Using national databases, the researchers found that the paid claims against doctors decreased between 2002 and 2013. Rates decreased by an average of 6.3 percent for medical doctors (MDs) and 5.3 percent for doctors of osteopathy (DOs). The amount of an average paid claim peaked in 2007 at $218,400, but had gone down a bit as of 2013. A post on the Stanford Law School’s blog explains why this may be a good time for policy-makers to consider reforms in the medical liability system:

“After years of turbulence, the medical liability environment has calmed,” said Mello. “Although many aspects of the malpractice system are dysfunctional, causing angst for physicians, the cost of malpractice claims and insurance have been stable for the last few years and the number of claims has been declining.”

She added, “Usually, attention is only focused on reform during ‘malpractice crises,’ but highly charged political environments are not conducive to cool-headed policy decisions. This current period of calm is a good time to be thinking about reforms that could improve our medical liability system.”

In their piece, the authors describe seven different novel approaches to medical malpractice reform, including one that encourages medical institutions and providers to communicate with complaining patients and find resolutions that might include payouts to patients before they file suit.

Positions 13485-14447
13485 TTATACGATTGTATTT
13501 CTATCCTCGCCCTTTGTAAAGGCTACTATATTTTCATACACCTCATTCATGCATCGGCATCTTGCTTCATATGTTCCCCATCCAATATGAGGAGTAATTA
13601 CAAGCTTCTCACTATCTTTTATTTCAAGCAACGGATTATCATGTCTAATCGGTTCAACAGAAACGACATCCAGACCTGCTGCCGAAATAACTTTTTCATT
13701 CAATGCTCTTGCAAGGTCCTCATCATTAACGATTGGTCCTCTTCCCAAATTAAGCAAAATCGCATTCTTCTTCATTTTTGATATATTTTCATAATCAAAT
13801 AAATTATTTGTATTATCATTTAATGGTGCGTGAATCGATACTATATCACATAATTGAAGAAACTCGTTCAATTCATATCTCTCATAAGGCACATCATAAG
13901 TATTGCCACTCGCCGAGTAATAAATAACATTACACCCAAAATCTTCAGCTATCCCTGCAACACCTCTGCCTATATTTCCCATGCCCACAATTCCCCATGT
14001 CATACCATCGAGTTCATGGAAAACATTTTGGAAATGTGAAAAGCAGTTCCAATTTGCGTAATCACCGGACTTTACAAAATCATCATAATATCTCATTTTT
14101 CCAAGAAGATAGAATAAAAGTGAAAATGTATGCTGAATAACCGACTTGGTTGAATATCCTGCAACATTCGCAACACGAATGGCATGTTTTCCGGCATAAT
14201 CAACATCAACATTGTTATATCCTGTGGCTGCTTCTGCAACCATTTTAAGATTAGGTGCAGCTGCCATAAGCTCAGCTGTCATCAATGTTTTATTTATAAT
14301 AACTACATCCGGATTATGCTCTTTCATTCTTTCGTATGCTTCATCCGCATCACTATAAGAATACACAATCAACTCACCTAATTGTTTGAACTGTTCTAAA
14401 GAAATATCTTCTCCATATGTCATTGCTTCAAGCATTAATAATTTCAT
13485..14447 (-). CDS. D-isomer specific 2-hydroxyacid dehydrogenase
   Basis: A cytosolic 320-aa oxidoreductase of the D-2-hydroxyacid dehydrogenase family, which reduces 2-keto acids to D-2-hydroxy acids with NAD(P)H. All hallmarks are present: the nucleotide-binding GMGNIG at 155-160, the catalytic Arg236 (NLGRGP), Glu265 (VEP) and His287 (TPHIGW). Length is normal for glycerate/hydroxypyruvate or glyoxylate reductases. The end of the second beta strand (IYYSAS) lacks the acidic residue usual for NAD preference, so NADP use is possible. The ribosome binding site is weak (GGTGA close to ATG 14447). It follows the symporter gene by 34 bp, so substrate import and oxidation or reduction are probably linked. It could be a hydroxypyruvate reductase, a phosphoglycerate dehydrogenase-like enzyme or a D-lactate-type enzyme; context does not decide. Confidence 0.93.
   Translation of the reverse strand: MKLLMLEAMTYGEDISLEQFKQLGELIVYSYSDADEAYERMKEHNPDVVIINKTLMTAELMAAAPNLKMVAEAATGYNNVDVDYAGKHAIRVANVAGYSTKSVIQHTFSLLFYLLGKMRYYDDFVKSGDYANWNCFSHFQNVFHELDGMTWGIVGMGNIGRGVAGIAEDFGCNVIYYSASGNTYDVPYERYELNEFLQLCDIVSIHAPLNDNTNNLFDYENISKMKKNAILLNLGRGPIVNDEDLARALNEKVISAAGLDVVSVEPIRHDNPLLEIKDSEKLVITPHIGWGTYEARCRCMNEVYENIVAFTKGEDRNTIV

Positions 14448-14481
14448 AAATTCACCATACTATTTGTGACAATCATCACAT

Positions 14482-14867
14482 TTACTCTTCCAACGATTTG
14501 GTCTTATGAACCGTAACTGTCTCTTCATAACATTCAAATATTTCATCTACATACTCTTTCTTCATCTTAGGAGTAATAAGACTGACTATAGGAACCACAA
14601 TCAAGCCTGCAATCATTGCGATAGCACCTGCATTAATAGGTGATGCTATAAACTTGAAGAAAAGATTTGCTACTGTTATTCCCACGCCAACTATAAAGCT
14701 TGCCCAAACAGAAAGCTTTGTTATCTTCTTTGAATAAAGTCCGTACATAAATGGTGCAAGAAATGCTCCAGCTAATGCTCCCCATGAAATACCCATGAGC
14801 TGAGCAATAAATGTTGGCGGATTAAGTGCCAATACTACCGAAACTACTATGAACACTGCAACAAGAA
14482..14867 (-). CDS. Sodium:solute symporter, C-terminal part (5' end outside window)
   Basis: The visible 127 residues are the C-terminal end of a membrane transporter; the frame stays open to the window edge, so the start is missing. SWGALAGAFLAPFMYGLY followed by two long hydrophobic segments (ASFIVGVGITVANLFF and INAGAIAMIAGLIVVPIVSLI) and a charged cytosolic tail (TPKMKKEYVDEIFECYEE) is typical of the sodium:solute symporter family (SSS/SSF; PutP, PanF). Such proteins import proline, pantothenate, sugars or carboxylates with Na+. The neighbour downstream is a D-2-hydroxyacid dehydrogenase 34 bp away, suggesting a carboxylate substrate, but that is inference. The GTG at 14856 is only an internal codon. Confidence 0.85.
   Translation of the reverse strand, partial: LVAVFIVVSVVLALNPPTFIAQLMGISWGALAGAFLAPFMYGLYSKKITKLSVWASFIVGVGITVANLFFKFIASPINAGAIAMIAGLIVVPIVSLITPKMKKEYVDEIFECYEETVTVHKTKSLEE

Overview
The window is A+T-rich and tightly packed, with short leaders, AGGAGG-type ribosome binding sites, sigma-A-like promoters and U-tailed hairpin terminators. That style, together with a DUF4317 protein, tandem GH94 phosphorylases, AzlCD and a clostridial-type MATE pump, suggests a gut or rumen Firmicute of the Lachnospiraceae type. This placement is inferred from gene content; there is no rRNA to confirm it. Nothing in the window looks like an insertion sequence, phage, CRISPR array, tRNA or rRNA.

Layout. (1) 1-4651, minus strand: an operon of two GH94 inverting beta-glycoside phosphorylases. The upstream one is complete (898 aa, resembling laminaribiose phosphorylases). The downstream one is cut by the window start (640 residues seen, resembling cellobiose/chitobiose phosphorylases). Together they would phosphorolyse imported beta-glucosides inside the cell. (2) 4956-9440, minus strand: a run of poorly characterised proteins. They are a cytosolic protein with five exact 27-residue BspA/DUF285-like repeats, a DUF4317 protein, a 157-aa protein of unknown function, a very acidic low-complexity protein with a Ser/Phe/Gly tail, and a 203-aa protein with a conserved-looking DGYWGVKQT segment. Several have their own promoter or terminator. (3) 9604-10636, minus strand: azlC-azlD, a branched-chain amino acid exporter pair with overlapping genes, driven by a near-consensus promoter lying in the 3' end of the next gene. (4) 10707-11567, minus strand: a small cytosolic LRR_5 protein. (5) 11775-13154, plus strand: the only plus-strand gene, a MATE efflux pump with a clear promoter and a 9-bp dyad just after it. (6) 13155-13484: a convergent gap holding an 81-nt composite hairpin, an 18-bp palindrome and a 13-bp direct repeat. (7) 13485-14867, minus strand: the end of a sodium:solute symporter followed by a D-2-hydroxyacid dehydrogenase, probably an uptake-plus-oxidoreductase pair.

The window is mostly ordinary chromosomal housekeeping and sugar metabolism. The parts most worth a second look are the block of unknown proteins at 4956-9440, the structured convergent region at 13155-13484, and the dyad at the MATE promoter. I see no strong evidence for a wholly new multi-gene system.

The paper also includes some predictions about the trends that will be important for medical liability policy in the coming decade. The authors assert that traditional tort reforms “will never deliver,” but the previously mentioned communication-and-resolution programs are likely to expand, as will “safe harbor” laws that protect clinicians and their institutions if they can show they are following a prescribed course of clinical treatment. Other trends include the increasing consolidation of health care within hospitals and large health systems. These large entities are likely to use their growing size to influence the liability system.